November 20, 2020
On Saturday, November 28, ArtStarts on Saturdays returns with a round up of poets who will be sharing work from their very own anthology titled Birthday Party.
Poets in this book embrace queerness, self-love, forgiveness, and as a group, figure out what it means to release the past and make new marks. Some of the poets from the book, and the newly formed Flaming Balloon Collective of youth poets are joining ArtStarts to share their new work from the anthology!
Angelica, Tawahum, and Anjalica will make their mark by showing us the power of language as a tool for healing, expression, inspiring change, and revealing truths. We’re excited to present to you this stellar lineup of artists and their bright, shiny love for their chosen medium, poetry!
ArtStarts: How did you get started writing poetry?
Angelica: When I was five, I was excited by the Arthur theme song. The rhythm and the rhyming were thrilling. I stole some of the end rhymes from our favourite aardvark, and boom. After that, I started writing little rhymes about kindergarten, balloons, and the colour blue. When I shared a poem in grade one, my friend told me, "Wow, that's amazing that it rhymes and it makes sense!” And I started slowly figuring out how words can sound together and tell stories. Fast forward a little, and before I knew it I was signing up for a poetry club in grade 8 and heading out to Cafe Deux Soleils for the first time.
Tawahum: I accidentally took a Creative Writing class five years ago in university and found out I had a knack for it, and so much to process from my childhood. Then, I learned how it can be used to inspire change for the next generations and beyond!
Anjalica: I had an English teacher in middle school and high school that exposed me to spoken word poetry in a class. Someone who I now consider a great friend taught a poetry workshop in our class and invited me to a poetry slam. I took interest to writing, and got involved with UBC Slam poetry, from there, before I knew it I was going to a lot of spoken word competitions and finding new ways to craft my poetry.
ArtStarts: What is your favourite part about the art form? What keeps you continuing?
Angelica: I love the ability to unearth truth. Shatter walls. Release language. To dig up definitions. I love that poems can only be written with awe and courage to face what is most scary. Poets are un-silencers. I keep going because there is much more to reveal, discover, and free!
Tawahum: The spoken truth part is so freeing and wonderful. When I learn something new, or realize something about my past, I can turn that into poetry and it makes my life feel fuller and clearer.
Anjalica: I love poetry because I get the chance to create a world of images and feelings, It is a form that asks you to dive in and be very grounded and present in your body and aware of the world.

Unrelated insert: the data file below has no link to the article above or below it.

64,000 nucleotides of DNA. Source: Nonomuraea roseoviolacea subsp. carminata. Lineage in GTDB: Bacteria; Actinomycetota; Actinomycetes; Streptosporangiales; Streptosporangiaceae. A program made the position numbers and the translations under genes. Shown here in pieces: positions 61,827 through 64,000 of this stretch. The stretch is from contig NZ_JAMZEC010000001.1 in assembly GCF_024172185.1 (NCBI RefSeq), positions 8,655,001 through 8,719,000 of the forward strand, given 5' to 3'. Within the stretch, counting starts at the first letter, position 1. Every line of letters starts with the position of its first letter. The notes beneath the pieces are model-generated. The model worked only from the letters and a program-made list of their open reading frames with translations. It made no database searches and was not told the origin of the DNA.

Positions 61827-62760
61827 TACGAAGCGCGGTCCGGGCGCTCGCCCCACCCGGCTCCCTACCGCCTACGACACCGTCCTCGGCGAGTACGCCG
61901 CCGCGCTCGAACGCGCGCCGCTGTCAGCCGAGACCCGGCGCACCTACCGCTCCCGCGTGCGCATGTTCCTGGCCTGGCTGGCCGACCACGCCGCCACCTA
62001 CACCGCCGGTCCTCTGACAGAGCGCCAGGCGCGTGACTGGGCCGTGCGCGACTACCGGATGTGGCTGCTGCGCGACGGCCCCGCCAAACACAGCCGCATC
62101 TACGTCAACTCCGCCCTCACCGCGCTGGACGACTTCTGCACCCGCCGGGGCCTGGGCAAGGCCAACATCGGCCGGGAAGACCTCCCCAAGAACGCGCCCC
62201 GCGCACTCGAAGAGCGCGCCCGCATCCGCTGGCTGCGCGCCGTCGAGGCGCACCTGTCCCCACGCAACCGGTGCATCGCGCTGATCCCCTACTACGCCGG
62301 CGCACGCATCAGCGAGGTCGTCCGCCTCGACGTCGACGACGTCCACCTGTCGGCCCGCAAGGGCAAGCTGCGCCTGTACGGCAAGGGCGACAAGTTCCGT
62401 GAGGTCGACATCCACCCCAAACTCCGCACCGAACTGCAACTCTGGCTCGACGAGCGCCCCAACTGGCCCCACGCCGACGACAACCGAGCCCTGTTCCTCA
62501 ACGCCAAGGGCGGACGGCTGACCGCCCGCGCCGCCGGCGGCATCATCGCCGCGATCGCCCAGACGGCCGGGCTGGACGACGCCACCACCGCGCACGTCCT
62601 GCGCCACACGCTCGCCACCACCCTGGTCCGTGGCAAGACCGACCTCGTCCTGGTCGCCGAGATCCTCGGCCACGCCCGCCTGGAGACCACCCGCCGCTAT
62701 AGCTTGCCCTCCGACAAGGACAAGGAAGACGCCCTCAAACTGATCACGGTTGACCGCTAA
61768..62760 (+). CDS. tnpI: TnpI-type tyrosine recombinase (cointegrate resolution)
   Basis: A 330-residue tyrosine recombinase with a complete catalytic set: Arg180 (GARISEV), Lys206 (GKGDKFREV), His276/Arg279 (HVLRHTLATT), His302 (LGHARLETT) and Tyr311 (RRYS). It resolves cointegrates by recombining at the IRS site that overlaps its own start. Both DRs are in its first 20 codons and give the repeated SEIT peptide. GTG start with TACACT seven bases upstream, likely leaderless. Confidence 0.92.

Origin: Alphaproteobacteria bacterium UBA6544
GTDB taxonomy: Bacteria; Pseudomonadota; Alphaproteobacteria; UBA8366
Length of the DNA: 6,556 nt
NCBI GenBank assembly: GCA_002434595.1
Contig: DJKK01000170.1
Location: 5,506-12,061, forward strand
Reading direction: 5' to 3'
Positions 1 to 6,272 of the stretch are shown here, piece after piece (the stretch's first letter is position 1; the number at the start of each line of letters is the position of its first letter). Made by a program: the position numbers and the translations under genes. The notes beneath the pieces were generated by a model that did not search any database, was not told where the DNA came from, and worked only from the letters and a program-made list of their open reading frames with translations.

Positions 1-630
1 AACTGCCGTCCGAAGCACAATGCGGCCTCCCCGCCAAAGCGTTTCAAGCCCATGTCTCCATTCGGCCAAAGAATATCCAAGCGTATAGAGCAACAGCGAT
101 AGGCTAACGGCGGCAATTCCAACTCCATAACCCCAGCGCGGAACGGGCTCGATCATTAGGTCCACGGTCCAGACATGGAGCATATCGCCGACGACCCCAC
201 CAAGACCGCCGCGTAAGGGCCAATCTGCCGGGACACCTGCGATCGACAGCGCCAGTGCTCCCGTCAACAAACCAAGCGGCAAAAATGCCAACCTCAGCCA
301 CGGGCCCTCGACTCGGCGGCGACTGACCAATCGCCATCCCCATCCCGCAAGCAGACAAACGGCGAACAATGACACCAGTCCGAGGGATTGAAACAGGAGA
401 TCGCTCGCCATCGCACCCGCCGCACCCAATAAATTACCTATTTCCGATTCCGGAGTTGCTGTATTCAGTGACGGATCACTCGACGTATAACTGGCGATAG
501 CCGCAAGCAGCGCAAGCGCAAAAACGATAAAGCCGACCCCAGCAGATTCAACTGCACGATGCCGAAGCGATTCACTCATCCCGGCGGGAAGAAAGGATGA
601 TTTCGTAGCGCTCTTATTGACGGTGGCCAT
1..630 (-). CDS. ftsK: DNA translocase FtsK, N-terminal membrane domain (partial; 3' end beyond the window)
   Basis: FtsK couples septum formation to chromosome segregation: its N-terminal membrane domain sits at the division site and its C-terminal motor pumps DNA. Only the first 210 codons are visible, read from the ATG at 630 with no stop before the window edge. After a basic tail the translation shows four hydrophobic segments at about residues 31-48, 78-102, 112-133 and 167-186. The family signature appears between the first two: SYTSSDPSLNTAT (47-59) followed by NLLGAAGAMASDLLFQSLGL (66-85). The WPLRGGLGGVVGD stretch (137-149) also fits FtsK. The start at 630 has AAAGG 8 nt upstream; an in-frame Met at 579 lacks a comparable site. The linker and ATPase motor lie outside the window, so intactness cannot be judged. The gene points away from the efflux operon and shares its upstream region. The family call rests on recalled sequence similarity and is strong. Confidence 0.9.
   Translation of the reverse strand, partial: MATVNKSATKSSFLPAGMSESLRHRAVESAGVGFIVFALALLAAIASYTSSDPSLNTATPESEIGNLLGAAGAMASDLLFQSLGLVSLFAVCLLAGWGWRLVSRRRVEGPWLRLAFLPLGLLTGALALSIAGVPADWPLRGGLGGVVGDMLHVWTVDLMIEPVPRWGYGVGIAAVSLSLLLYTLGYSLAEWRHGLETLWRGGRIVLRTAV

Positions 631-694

ArtStarts: Did you have a favourite poem when you were growing up? What was it?
Angelica: I fell in love with poetry in a transformative way in high school. Joining the poetry club at my high school was pivotal because it introduced me to spoken word. And for the first time, poetry really came to life for me. It’s cheesy now but I must say I remember listening to was Shane Koyzcan's "To this Day" at poetry club. I fell in love, I fell in love, and I fell in love again. After this poem, I kept digging and finding out about poets. I was ready to explore everything.
Tawahum: I gotta be honest, I didn’t know poetry well until I turned 22. They always taught us about Shakespeare and other ancient white men. I did love Dr. Seuss though, especially The Lorax.
Anjalica: Maybe it’s a little cheesy now lol, but someone I had a great friendship (and small crush on) showed me the poem “Every Day You Play” by Pablo Neruda. I would read that poem all the time, and I loved the images in the poem. It reminded me of my friend and the summers we spent together reading and writing poems that were so full of emotions like longing, and love.
ArtStarts: What can the audience expect from your performance?
Angelica: My amazing friends Tawahum and Anjalica. We’re going to share some imagining about making marks. How do we use poetry for our healing? How do we use poetry for power? Then I’ll be excited to pass the stage to the brilliant youth who will share all about Birthday Parties. And all together we’ll see where language can bring out for us and in us together.
Tawahum: The poetry of stitching together our bloodlines like thread and being sad about what we can’t see in the night sky.
Anjalica: Some sweet words about my grandparents, some reflections that have come up during these COVID days of being at home all the time.
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